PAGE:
“Florida is doing this at a rate that is unheard-of in any other place,” said Yasamin Sharifi, who co-wrote the report.
Since the mid-20th century, community-based counseling, therapy and in some cases medication have been preferred over lengthy inpatient treatment for children with serious behavior disorders. Some of those who worked with Nicole said she was sometimes pulled out of programs that might have helped her as a result of her own bad behavior.
“People say the system has failed on me,” Nicole said in a telephone interview from Volusia County jail. “I don’t think I should go to prison. Obviously, I don’t. Little kids like me, 14-year-olds, make mistakes.
“Just not this big.”
A Troubled Childhood
Both the Department of Juvenile Justice, which operates delinquency diversion programs, and the Department of Children and Families, which oversaw Nicole’s mental health care, declined to speak about her case, citing privacy laws.
Mallory McManus, a spokeswoman for the children and families agency, said the state was expanding adult mental health services to include more children, and trying to cut down on the use of involuntary mental health commitments with better preventive services that include a single point of contact for children and families.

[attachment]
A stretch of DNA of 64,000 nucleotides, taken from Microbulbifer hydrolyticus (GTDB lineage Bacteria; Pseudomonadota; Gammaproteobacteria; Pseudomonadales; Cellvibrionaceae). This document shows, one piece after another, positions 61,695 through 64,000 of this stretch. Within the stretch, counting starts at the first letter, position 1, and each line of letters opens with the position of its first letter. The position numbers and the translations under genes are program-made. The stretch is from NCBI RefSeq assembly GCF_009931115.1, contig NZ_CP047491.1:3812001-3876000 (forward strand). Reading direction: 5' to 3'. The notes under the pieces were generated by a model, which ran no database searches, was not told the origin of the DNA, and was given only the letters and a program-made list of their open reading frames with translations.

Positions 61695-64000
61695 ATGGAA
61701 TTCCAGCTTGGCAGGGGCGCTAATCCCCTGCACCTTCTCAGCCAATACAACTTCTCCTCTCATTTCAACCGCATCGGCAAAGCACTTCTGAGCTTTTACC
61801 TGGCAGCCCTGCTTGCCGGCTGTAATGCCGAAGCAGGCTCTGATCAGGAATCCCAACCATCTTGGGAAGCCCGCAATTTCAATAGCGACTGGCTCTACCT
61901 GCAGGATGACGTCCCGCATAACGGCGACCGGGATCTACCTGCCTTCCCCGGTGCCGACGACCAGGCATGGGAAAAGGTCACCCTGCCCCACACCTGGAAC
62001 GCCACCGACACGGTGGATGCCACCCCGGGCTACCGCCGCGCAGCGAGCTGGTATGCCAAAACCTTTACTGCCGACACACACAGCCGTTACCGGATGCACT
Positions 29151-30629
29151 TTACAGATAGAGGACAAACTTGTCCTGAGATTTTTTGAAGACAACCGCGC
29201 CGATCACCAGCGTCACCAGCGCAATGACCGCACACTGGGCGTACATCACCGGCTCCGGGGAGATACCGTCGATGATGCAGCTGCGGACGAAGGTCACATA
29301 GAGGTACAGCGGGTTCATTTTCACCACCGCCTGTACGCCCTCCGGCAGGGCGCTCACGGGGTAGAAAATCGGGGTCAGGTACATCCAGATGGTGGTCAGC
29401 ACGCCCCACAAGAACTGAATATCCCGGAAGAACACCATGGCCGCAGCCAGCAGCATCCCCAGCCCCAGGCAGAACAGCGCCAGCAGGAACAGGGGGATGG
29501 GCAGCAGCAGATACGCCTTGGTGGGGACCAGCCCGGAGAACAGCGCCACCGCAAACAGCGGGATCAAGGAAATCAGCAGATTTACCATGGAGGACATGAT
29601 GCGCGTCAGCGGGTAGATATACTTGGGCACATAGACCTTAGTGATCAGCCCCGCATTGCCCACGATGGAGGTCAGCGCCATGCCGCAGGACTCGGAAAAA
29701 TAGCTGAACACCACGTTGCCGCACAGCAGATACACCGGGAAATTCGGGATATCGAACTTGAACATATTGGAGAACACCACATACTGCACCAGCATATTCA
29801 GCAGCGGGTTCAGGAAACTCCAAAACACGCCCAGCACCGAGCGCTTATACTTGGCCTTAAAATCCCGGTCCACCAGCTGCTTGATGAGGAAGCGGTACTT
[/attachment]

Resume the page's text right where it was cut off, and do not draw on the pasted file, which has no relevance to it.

“The goal of children’s care coordination is to overcome systemic barriers to services, enable sharing of information across organizations, and increase access to care,” she said in an email.
After the Parkland shooting in 2018, when a teenage gunman with mental problems fatally shot 17 classmates and staff members, the state poured $28 million into mobile response and community action teams designed to help troubled children. Gov. Ron DeSantis pledged $23 million of coronavirus relief funding in 2020 to expand mental health services and then backed plans to add a “resiliency” curriculum in the schools to help children build the mental health skills to cope with the hurdles life puts in their way.